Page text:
Ins and Outs of Non-Compete Agreements


Moore Rabinowitz Law

1776 North Pine Island Road, Suite 102

Plantation, FL 33322


When non-compete and non-solicitation agreements are mentioned by employers or employees, a few important questions come to one’s mind, such as:

  • The terms of the restrictive covenant are very broad – Is it enforceable?
  • Can the Court stop me from making a living?
  • Florida is a work at-will state – Are non-compete agreements even enforceable?

The short answer to these questions is that restrictive covenants are presumptively enforceable if certain elements are present. The basic elements are set forth in Chapter 542, Florida Statutes.

To establish the predicate for an enforceable non-compete agreement, it must be supported by “legitimate business interests.” Florida Statute § 542.335 confirms that Courts will enforce a written restrictive covenant to protect things such as a Company’s: (1) trade secrets; (2) confidential information; (3) substantial relationships; (4) customer, patient, or client goodwill; and/or (5) specialized/extraordinary training of an individual.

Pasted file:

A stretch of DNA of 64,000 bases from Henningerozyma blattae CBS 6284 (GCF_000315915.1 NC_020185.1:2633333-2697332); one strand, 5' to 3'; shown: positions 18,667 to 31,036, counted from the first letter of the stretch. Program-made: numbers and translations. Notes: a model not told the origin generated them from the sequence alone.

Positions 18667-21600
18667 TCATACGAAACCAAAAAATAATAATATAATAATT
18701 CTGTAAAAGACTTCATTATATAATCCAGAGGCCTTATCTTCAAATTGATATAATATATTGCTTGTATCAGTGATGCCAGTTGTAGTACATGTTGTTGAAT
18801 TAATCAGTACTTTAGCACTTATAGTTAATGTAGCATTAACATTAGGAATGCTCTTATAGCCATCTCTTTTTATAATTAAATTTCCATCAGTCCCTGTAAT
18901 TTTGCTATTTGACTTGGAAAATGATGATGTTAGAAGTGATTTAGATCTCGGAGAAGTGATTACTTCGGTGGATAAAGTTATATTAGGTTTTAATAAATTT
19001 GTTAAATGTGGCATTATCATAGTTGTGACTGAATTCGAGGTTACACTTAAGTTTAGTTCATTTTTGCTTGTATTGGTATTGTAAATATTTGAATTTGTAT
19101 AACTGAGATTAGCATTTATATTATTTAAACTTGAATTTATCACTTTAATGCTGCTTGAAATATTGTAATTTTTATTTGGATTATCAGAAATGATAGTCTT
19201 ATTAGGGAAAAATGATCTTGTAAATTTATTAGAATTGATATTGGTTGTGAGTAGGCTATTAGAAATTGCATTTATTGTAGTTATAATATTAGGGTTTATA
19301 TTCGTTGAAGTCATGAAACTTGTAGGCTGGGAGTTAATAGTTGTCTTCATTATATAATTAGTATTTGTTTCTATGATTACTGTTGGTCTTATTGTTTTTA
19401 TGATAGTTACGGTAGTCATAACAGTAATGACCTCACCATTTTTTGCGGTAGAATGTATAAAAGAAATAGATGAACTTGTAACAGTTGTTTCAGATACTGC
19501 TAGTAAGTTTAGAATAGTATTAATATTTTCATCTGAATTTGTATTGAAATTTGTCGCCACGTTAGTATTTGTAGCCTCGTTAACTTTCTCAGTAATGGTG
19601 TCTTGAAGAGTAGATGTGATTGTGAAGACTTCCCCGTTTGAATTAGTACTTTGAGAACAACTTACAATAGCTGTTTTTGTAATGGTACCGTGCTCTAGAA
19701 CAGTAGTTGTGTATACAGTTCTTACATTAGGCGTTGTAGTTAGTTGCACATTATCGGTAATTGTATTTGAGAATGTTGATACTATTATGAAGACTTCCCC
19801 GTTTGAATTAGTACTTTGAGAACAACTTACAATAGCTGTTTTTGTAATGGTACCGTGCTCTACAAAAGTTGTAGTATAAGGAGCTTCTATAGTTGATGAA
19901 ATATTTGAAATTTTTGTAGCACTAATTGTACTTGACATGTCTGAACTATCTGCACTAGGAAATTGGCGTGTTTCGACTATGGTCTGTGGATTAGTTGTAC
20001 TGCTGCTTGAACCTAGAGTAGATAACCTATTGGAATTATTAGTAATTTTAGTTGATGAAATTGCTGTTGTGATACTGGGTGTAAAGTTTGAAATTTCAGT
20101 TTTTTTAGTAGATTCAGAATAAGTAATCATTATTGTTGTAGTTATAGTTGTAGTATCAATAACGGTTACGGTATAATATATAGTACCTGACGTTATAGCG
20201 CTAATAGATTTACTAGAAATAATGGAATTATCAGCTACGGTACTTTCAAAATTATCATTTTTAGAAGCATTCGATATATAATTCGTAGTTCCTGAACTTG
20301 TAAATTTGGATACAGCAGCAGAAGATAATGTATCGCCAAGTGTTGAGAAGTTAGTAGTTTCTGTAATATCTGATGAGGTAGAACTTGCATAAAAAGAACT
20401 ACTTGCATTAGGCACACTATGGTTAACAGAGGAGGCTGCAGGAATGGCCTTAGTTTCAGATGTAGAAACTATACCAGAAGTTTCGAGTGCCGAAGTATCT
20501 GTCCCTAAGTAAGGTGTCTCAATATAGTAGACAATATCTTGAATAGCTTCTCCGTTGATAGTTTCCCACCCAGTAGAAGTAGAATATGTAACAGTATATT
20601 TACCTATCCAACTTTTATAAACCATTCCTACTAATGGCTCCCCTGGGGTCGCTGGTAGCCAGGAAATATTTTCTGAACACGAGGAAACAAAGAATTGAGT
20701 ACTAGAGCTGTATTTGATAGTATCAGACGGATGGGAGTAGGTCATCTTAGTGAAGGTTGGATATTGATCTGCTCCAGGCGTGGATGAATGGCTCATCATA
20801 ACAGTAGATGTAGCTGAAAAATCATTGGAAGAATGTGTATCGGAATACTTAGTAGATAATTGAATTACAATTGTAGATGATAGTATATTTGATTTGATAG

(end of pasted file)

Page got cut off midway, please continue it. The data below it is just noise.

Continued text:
These basic elements are subject to the scope of the restriction(s), geographic parameters, and a temporal element. However, a common misperception is that simply because one of these elements is overly broad, a person/party can escape the restriction in toto. This is where agreements with restrictive covenants are unique because they are an exception to the general rule that a Court is precluded from re-writing an agreement to make it more fair. Namely, if a non-compete is overly broad relative to scope, geographic area, or time, the Court may “blue pencil” the agreement by entering injunctive relief different from the parties’ agreement yet still enforce the spirit of the agreement consistent with the legitimate business interest of the company.

This does not mean a restrictive covenant will always survive scrutiny and be upheld. There are a variety of defenses to enforcement of such agreements due to common errors in drafting, mistakes made by employers when someone quits, and general public policy matters precluding enforcement as well.

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